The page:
Your work ›Hugging Angela Davis‹ is included in ›Neues Deutschland‹, an exhibition on view during Berlin Art Week at the nGbK’s station urbaner kulturen in Hellersdorf. Originally created for an exhibition in Dresden, the work explores Angela Davis’s 1972 visit to the GDR as a Black civil rights activist and communist from the US. What did Davis represent in East Germany?
Authorities in the US imprisoned Davis in 1970 on suspicion of terrorism. The result was a number of solidarity campaigns for her release, most notably in the Eastern Bloc and East Germany in particular. These campaigns were apparently first initiated by the population; the state seized on it afterwards and moved quickly to spearhead the campaign. After all, support for a person like Davis was a convenient way to appeal to a younger generation whose lived reality was moving further and further away from what was endorsed by the state. Davis toured a number of Eastern European countries after her release to thank them for their support. One of them was the GDR. The GDR government under Erich Honecker was keen to make use of Davis’s ability to mobilise people. Clever as that may have been, it proved to be a double-edged sword for a controlling state like the GDR. Because doing something like that also stirs up emotions—enthusiasm, identification, interest, solidarity—that are at the same time uncontrollable. Things always get out of hand. So instead of the expected 3,000 people turning up at Schönefeld Airport to greet Davis, it was 50,000.
Your work is specifically about a GDR woman who—contrary to protocol—hugged Davis in the city centre, is that right?
Exactly. There was a strict protocol for the visit. The first rows were supposed to be occupied by members of the Free German Youth (FDJ), of course, but Erika Berthold, that was the woman’s name, got there in time with her pram and simply waited. That’s how this embrace came about. It was completely unplanned. But I was also interested in this encounter between the two women beyond the breach of protocol. My work deals a lot with the history of dissidence—and that means with a project that does not fundamentally reject the socialist project but wants to improve it through criticism. Erika Berthold herself came from a family of functionaries but distanced herself from the party when she met the son of Robert Havemann, a very well-known GDR dissident, and started a family with him. The two lived together in Kommune 1 Ost. But Angela Davis is also an ambivalent figure, at least for Eastern Europeans: while a member of the Stalinist-oriented Communist Party of the USA on the one hand, her biography as a Black woman was at odds with the official narrative of state socialism. The embrace of the two is where these differently fractured political desires and movements collide.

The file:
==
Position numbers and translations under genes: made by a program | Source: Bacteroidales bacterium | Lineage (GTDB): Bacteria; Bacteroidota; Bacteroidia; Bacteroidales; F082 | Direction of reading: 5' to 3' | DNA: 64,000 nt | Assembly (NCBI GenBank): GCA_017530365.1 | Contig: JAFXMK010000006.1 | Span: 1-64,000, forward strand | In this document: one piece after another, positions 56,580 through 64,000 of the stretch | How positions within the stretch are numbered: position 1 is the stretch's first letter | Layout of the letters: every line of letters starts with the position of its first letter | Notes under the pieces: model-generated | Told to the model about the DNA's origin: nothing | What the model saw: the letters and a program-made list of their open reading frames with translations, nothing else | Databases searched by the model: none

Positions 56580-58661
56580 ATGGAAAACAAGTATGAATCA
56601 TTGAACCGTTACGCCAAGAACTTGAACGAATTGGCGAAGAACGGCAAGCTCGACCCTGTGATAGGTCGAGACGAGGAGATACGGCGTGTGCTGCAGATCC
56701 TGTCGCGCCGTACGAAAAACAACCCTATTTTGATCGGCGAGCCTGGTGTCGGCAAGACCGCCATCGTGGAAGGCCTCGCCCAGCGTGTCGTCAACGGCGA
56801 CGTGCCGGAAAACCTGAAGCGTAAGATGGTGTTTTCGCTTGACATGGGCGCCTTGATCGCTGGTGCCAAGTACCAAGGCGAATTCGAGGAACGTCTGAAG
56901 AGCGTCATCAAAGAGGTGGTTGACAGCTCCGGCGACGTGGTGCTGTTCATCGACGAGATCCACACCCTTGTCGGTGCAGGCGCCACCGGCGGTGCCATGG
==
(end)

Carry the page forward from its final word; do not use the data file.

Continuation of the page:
What interests you about these kinds of physical gestures?
Physical gestures can often express things that could not be said in the verbal paradigms of the day. There was a huge potential for conflict between these two people. Berthold, for example, was denounced by the Stalinist communists who courted Davis; there is also the matter of a white woman’s projections onto a Black one. I found it very beautiful that this whole, stubborn complex of problems and conflicts found expression in a gesture of embrace, a proposal coming from the body. Had the same sentiment been expressed in words, it probably would have been rather grating. But it becomes possible in this embrace, if only for a brief moment.
Would you say this is a recurring element in your work, to seek out breaks or discontinuities in supposedly unambiguous accounts and to complicate stories that tend to favour a seamless narrative? Would you characterise that as a way of working?
I couldn’t call it »seeking out«. For me, the discontinuities are more of a starting point. I find myself always at points that don’t neatly fit into the stories that are usually told. This is especially true of my experience of the years 1989/90—the question of what kind of political moment we are dealing with here and how little it can be grasped—both in discourses on the GDR and in terms of the so-called ›reunification‹. I find many of these narratives to be contradictory, which in turn leads me to topics and materials that can be used to put this dissonance in concrete terms. The ›not-fitting‹ is always my starting point.
You are also involved in another nGbK project on view during Berlin Art Week: the exhibition ›… oder kann das weg? Fallstudien zur Nachwende‹, which deals with methods and motifs developed in the former GDR that have became illegible in the post-1990 German cultural system. What are these methods and motifs? Is it possible to name them?